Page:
I've found exercise-related activities to be a good way to meet well-rounded friends. You can't go running all day long! And meanwhile, it gives you something to do as you get to know one another.

The times in my life when I met the most random assortment of people in one place are: work, this one reading group, an improv class, a meditation class, a Habitat for Humanity volunteer day, and group housing. Grad school was also good.

One thing to think about is that you need a clamp to hold you together with someone while the friendship glue sets. Often a shared interest can be that clamp. You can SEE random people at a café but not really get to know them.
posted by salvia at 5:39 PM on July 21, 2011 [5 favorites]

I think it might depend on what kind of meetup you do. I like to ride my bike, but I feel like if I went to a bicyclist meetup I would be the lamest person there -- I don't have any specialized stretchy bike clothes or know any bike jargon or anything of that sort. A meetup for a hobby that requires a major investment of cash is pretty much necessarily going to have more 'extremists' there. But I would think that something like a book club or knitting group might be more casual and inclusive.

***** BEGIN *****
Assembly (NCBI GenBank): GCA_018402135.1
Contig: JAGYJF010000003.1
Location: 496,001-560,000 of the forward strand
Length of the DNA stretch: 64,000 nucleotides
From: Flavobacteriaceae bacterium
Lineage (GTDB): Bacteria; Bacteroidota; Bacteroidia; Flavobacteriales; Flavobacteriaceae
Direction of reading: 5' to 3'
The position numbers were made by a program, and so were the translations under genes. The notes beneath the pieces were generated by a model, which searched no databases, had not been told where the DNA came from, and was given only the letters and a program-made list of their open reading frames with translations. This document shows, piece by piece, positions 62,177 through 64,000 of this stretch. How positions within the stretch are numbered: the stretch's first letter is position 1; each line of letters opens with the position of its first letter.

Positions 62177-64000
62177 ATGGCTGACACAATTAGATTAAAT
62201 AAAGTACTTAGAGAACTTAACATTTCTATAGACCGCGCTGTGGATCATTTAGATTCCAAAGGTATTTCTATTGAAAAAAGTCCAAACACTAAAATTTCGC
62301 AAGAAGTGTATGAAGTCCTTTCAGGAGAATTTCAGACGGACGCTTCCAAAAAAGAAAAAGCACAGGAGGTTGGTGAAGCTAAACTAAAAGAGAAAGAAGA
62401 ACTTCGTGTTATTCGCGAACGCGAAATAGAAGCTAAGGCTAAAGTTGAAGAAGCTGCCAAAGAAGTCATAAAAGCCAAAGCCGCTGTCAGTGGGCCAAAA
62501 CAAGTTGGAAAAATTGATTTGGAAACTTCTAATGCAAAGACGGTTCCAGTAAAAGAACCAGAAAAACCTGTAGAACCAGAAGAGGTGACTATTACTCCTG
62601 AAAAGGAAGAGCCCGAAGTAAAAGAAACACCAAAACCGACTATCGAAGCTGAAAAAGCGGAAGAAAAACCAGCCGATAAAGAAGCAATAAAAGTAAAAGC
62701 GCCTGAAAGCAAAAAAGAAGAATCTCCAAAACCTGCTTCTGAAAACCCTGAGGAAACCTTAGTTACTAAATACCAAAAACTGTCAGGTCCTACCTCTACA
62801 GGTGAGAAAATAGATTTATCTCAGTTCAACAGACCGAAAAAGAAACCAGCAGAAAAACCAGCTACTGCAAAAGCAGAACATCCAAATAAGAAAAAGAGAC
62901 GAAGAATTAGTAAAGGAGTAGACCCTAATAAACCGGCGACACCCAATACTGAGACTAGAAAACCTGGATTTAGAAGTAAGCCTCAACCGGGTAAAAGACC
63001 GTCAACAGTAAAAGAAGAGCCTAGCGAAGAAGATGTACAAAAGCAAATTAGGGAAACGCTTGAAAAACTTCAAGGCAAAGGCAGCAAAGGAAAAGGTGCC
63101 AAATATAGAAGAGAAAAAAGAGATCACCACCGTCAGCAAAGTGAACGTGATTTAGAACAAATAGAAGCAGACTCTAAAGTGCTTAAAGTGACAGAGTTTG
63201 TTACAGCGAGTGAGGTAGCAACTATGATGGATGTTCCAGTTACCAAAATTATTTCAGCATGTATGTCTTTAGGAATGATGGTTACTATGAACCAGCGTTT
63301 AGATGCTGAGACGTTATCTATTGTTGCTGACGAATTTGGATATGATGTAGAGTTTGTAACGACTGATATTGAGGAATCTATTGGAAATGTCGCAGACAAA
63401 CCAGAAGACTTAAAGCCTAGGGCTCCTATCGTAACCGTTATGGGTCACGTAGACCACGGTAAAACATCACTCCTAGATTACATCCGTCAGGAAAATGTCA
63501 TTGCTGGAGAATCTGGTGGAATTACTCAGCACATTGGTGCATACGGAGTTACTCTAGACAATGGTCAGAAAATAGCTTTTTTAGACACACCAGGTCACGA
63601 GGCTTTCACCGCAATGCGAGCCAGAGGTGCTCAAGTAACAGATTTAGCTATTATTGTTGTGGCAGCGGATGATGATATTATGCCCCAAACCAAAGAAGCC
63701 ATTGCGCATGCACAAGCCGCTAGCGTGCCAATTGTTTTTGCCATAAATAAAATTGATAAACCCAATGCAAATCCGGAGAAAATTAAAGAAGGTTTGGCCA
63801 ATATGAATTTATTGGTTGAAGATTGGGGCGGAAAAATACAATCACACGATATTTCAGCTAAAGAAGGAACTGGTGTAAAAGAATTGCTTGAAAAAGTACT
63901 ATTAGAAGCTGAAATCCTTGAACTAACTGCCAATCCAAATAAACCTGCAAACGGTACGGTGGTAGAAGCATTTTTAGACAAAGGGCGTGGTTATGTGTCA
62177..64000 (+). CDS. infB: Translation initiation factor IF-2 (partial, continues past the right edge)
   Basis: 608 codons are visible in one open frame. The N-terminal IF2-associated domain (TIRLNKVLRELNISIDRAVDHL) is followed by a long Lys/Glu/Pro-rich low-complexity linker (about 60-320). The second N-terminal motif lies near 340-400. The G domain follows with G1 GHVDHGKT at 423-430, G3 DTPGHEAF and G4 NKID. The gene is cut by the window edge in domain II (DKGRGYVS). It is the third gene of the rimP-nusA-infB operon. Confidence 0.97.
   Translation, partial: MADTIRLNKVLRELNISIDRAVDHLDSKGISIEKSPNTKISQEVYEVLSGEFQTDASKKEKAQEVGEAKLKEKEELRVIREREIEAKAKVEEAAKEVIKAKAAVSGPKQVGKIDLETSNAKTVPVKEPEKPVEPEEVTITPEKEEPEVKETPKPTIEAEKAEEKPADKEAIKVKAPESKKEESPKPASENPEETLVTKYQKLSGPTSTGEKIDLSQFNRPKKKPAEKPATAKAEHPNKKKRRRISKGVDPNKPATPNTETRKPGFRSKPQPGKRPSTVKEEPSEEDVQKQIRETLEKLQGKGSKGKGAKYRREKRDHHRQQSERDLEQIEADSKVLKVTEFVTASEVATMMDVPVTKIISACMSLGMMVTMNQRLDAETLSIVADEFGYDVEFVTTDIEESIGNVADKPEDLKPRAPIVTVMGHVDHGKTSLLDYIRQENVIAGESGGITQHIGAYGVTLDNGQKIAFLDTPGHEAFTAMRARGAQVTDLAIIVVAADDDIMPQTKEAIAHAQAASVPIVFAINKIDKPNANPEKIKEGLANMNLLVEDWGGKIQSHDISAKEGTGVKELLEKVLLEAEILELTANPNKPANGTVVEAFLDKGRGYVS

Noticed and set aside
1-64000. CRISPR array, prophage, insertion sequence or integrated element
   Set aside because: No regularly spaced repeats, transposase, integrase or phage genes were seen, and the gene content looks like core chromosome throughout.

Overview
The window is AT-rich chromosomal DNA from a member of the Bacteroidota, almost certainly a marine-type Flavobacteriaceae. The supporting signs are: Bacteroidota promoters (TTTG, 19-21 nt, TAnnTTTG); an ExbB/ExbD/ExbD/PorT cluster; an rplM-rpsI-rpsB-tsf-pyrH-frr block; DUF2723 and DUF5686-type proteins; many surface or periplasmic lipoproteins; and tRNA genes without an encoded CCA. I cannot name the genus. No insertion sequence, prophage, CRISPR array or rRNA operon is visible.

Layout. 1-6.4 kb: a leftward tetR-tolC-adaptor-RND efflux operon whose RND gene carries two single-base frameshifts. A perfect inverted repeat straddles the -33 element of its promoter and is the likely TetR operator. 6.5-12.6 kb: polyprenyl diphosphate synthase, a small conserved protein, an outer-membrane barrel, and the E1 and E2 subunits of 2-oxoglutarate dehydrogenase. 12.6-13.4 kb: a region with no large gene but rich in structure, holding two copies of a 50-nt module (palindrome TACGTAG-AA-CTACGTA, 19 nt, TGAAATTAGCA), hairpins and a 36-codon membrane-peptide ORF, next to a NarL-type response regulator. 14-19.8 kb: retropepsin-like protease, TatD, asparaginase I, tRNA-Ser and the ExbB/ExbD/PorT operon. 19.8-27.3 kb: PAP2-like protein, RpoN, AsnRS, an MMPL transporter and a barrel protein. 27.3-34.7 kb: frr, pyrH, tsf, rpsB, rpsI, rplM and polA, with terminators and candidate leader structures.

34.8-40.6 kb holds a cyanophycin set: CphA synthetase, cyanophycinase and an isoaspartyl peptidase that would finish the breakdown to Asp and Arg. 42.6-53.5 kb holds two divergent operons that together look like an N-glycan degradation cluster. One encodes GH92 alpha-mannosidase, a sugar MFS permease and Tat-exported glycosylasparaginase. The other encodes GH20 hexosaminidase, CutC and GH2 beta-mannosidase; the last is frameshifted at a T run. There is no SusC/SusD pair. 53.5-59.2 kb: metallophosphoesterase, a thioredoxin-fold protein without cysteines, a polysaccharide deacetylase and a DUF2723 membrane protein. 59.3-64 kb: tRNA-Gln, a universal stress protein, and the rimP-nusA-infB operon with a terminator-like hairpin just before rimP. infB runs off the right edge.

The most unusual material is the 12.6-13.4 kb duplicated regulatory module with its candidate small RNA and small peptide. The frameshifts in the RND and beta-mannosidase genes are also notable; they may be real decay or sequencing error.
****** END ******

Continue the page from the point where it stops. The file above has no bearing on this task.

posted by imalaowai at 5:46 PM on July 21, 2011

I have the same hangups as you do about theme-y groups. But I think there is a difference between joining affinity groups ("Let's get together and talk about xyz") and groups that do activities you're into. There's something that feels very weird and speed-datey about going a place where you're just supposed to chat with strangers, ostensibly about some common topic. If you have something you enjoy doing, though, find some people to do it with; the focus is on the activity, which hopefully you wanted to do anyway, you'll end up joking around during, going out for beers afterward, etc. I think softball is ideal for this if you're into it but there are plenty other, similar things.

Otherwise, yeah, hopefully work will be a fertile place for you.

No one I've ever met in a bar is a friend of mine. Some people can do this and for some people it seems easier.